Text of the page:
How European businesses are adapting to Brexit – BBC News

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By Victoria Bisset
BBC News

Woman online business owner prepares a package for shipping (file photo)image copyrightGetty Images

It’s been almost two months since the UK’s post-Brexit free trade deal with the EU came into effect.

Under the new rules, European companies must directly pay UK sales tax, or VAT, on sales under £135 (€155; $190), so they now have to register and file quarterly declarations with the UK authorities.

Other changes include customs declarations and additional paperwork. So how have they adapted so far and what impact have the changes had?

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Laurent Caplat, founder of French online food shop BienManger.com

BienManger took its final orders from the UK on 18 December and shipped them before the new rules came into effect on 1 January. It is unclear if and when it will resume service to the UK.

Laurent Caplatimage copyrightBienmanger.com
image captionLaurent Caplat says he will need to spend time assessing the costs and changes before deciding his next step

We run an e-commerce deli, selling a selection of fine foods from France, Europe and worldwide. Around 20% of our orders come from outside France.

The UK market is not central to our business, but UK customers were looking for these products and happy to find them on our website.

Even in November and December it was kind of blurred in terms of what would happen with Brexit and what the rules would be. Now we’ve heard about the new procedures to send parcels to the UK but it’s still not very clear.

We still have a relationship with some English producers and sell products from England and the UK on our website. And we have customers in England calling to say: «I used to order this product on your website, where can I find it?»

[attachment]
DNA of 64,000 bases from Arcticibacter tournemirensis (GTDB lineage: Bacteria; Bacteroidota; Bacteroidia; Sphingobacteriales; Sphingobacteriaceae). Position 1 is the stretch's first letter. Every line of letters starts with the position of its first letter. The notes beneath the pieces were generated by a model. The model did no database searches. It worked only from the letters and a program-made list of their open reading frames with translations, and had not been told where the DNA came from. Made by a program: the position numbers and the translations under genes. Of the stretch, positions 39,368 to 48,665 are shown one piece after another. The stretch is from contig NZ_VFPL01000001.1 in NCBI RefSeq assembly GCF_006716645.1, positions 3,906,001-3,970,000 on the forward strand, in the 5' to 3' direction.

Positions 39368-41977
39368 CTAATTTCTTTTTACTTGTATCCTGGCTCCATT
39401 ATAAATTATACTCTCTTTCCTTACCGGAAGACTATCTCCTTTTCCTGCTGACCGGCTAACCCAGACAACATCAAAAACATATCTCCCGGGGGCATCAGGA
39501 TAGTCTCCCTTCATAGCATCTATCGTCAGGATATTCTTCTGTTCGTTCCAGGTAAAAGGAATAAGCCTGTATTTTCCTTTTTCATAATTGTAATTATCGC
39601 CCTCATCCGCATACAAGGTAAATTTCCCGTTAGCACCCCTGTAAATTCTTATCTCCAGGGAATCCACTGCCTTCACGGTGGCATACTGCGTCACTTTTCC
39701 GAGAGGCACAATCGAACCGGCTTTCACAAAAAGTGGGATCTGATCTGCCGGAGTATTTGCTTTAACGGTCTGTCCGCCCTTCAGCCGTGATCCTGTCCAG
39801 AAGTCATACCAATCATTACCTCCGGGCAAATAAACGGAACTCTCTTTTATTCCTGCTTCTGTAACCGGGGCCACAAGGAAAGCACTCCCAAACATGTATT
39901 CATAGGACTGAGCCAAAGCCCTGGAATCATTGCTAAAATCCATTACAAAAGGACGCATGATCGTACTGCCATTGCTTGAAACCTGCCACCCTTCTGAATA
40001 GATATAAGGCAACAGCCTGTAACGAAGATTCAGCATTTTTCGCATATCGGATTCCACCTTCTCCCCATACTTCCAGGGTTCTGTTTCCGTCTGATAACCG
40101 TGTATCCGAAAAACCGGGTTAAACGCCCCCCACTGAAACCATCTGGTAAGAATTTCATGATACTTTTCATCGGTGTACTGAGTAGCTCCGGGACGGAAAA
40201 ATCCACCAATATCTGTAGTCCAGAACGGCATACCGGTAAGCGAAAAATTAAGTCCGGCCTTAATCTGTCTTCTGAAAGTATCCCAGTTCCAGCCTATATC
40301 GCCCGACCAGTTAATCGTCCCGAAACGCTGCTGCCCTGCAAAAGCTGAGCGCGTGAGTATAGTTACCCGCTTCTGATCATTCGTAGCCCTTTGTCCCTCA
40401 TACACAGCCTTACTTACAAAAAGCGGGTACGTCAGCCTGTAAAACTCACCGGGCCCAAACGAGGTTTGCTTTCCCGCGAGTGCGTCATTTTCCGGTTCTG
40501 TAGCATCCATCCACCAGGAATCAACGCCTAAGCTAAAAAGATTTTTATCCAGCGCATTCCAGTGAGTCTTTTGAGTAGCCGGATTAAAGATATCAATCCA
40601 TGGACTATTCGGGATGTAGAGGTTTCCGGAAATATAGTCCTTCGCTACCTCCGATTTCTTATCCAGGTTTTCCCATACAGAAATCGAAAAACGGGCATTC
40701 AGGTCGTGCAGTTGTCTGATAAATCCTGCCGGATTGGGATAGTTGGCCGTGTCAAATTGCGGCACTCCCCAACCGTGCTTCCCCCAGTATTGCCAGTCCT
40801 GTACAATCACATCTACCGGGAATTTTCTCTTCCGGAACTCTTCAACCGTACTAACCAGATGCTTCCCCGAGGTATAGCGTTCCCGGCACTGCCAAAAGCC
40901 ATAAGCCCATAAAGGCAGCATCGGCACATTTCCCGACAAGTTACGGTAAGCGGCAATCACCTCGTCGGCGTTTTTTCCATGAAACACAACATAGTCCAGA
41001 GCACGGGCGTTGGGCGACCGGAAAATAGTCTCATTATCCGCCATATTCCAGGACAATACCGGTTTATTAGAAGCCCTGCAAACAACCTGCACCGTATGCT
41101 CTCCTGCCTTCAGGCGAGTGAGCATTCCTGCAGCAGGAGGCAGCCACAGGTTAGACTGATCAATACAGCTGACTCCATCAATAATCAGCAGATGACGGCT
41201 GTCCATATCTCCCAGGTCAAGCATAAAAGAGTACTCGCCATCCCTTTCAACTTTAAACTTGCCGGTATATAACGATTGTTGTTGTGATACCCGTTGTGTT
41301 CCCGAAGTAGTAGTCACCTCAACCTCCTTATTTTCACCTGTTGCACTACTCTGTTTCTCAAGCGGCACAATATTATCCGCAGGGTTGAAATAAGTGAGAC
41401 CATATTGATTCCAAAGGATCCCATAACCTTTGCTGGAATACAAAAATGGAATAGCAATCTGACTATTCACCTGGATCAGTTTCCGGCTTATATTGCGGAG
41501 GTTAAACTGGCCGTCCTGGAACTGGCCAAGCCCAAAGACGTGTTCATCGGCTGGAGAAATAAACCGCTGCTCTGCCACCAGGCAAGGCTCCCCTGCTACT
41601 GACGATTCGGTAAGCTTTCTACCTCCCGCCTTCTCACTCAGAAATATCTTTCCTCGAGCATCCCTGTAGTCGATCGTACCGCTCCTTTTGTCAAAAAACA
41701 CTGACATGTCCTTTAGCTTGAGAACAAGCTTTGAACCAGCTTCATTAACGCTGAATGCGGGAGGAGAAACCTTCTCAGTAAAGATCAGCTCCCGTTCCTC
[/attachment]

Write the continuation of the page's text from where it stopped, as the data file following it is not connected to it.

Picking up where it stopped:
It would be a pleasure to start reselling to the UK but we need to spend more time to better understand the changes and cost involved. The question we have is, is it worth implementing all of these solutions for the small amount of business we were doing with the UK?

From my perspective it’s hard to have an opinion on Brexit: everyone will adjust and adapt. I just regret that we used to have this free market and it was so easy to do business all across Europe, and now it’s more difficult.

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Thomas Leppa, co-founder of Finnish online wall sticker design company Made of Sundays

The company was established around three years ago and has continued to sell to the UK since Brexit.

A woman and child stand next to wall stickersimage copyrightMade of Sundays
image captionMade of Sundays says many of its sales go through an online marketplace that adds the VAT to the price

We are a very small business but around 20% of our exports go to the UK.

The biggest practical thing has been the confusion among customers. Many do not understand how the system works: people think if they order above £135 they do not have to pay tax at all, so then we have to explain that the more you buy, the more you have to do yourself.

With purchases over £135, the customer is responsible for paying VAT once the product arrives in the UK.

With online shopping nowadays people expect free shipping, but with Brexit it’s fairly expensive and those costs have to be paid for. When you use a courier service, they have to do customs declarations and that’s around €5 (£4.30) added cost for each package.

What I don’t know yet is how complicated the tax declaration to the UK is, and how much work that is. Luckily a big part of our UK sales go through Etsy, the marketplace, and there they add the UK VAT on top of the price.

But the biggest issue for us is our accounting: it’s one more country where we have to check all the taxes and get the sums correct for the Finnish tax authorities. It’s a bit more work in that sense but otherwise it’s been going fairly well, so we haven’t really thought about not selling to the UK – at least for the moment.

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Dorte Randrup, export manager for clothing brand NÜ Denmark